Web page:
Perhaps the most famous attraction here is the Bird Girl statue (relocated from Bonaventure Cemetery), which was made famous by the John Berendt novel, "Midnight in the Garden of Good and Evil".

In a sense, this place offers a great introduction to Savannah by way of depicting local life from the early 20th century, complemented by a broader selection of American impressionism, American portraiture, and the Ashcan school. Whilst inside, don't miss the upstairs room, holding impressive large-size paintings the likes of which can be found only in Chicago or New York.

The museum is open Sunday and Monday from 12–5pm; and Tuesday through Saturday from 10am–5pm.
6
Ships of the Sea Maritime Museum

6) Ships of the Sea Maritime Museum

Founded in 1966, the Ships of the Sea Maritime Museum is dedicated to documenting Savannah's maritime heritage. The museum has been located in the William Scarborough mansion since 1994, and is a home to the vast collection of nautical-themed artwork, spread across nine galleries, including carvings, paintings, knotwork and scrimshaw, as well as ship models.

The latter include models of the USS Savannah, the first steamship to cross the Atlantic; the HMS Anne, which carried James Oglethorpe, the founder of Georgia, along with other first settlers of the colony, in 1732; The Wanderer, the last documented ship to bring a cargo of slaves from Africa to the United States, in 1858; and the RMS Titanic, which sank on her maiden voyage in 1912.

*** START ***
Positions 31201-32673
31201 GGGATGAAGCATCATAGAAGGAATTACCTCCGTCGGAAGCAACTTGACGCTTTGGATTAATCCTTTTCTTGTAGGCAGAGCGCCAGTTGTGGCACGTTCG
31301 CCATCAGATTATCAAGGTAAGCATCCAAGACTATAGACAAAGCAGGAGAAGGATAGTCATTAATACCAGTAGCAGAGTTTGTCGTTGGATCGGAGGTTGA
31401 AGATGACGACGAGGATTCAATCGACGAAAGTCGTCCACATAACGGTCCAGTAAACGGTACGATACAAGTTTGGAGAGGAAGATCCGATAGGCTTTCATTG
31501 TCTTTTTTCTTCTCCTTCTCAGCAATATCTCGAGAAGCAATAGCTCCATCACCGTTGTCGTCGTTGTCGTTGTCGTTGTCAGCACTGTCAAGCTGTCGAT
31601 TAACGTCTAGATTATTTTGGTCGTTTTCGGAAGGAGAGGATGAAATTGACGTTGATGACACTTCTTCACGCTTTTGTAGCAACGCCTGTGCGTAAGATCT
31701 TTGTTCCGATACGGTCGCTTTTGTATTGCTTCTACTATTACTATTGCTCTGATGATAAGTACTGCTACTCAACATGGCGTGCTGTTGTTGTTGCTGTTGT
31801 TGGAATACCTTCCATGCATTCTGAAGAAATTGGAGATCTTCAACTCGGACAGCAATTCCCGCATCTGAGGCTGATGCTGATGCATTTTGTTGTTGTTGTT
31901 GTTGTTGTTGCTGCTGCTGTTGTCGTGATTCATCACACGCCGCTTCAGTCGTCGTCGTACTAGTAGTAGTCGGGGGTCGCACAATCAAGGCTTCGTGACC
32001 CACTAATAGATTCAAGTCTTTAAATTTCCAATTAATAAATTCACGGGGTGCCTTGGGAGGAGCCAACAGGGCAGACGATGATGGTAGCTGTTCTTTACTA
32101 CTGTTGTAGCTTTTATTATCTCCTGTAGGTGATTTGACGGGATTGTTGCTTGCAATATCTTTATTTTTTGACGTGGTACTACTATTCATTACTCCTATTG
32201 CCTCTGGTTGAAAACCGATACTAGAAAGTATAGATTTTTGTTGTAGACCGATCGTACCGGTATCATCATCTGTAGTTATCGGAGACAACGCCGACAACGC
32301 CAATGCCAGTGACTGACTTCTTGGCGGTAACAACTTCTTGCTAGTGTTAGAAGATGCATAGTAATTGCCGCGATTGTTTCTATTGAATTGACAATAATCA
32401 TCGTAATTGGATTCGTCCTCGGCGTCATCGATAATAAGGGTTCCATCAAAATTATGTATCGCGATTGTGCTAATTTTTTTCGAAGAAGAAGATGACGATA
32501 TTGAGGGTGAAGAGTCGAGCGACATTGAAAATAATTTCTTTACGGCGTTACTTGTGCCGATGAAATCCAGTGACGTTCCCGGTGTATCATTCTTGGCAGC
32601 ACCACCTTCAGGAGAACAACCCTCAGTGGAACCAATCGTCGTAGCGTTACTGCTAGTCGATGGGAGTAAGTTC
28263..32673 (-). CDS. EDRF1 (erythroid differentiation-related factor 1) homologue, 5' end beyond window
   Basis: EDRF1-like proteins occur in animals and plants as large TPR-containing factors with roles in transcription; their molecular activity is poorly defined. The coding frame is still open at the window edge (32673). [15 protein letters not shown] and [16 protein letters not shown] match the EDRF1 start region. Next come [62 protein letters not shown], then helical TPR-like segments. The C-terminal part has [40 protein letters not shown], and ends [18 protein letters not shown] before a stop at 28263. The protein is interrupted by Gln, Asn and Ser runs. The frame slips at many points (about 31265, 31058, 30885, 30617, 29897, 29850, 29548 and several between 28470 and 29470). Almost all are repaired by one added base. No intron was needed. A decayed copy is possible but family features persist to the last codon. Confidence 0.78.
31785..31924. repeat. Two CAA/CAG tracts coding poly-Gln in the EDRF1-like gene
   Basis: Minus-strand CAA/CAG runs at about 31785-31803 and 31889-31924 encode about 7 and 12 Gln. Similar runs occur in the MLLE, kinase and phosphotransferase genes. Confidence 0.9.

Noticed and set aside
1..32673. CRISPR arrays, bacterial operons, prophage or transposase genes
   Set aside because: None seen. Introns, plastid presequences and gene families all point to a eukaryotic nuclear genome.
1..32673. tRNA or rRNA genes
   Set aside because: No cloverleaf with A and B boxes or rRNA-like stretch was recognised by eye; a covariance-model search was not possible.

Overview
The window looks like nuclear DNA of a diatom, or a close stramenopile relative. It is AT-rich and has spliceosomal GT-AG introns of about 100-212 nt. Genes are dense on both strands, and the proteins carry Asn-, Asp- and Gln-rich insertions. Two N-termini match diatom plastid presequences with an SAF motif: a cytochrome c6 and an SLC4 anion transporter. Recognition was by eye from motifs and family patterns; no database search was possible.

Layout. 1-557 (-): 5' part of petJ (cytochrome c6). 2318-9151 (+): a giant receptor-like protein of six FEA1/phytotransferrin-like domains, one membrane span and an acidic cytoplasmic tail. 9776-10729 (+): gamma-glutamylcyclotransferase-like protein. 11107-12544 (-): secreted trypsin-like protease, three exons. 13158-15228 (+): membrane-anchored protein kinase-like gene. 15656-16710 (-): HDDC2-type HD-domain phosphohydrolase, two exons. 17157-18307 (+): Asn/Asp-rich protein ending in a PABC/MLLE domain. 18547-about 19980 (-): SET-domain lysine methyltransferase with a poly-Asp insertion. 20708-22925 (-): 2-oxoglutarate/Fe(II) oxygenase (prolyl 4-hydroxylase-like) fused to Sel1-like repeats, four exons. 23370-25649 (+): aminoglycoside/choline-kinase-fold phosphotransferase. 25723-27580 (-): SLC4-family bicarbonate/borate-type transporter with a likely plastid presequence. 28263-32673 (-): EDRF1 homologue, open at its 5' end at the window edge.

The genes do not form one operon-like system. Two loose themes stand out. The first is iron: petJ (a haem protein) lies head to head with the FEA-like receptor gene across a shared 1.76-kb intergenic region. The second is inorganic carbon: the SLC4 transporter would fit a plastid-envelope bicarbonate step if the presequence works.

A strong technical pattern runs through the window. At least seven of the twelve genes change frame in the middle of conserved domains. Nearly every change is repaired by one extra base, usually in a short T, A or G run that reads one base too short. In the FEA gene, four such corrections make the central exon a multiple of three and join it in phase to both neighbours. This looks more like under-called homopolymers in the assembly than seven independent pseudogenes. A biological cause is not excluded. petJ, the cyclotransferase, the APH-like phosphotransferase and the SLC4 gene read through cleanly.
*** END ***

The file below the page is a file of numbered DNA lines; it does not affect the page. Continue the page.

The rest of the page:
In many ways, however, the museum is overshadowed by the magnificent William Scarborough mansion itself, that is currently restored to its original early 19th-century appearance. One of the earliest examples of Greek Revival style in the city, this mansion was built in 1819, designed by the famed English architect, William Jay. The building was commissioned by William Scarborough, president of the Savannah Steamship Company and one of the principal owners of the USS Savannah.

Soon after, it was the focal point of colorful festivities during President James Monroe's visit to the city in 1819 and eventually became a center of Savannah's social life.

The two-story house features Roman-style windows flanking the entrance and a monumental Doric portico with a fanlight overhead. It also boasts the largest gardens in the Savannah Historic District, spread over two acres, featuring mostly the plants native to the area. The gardens also provide venue for the Savannah Music Festival each year.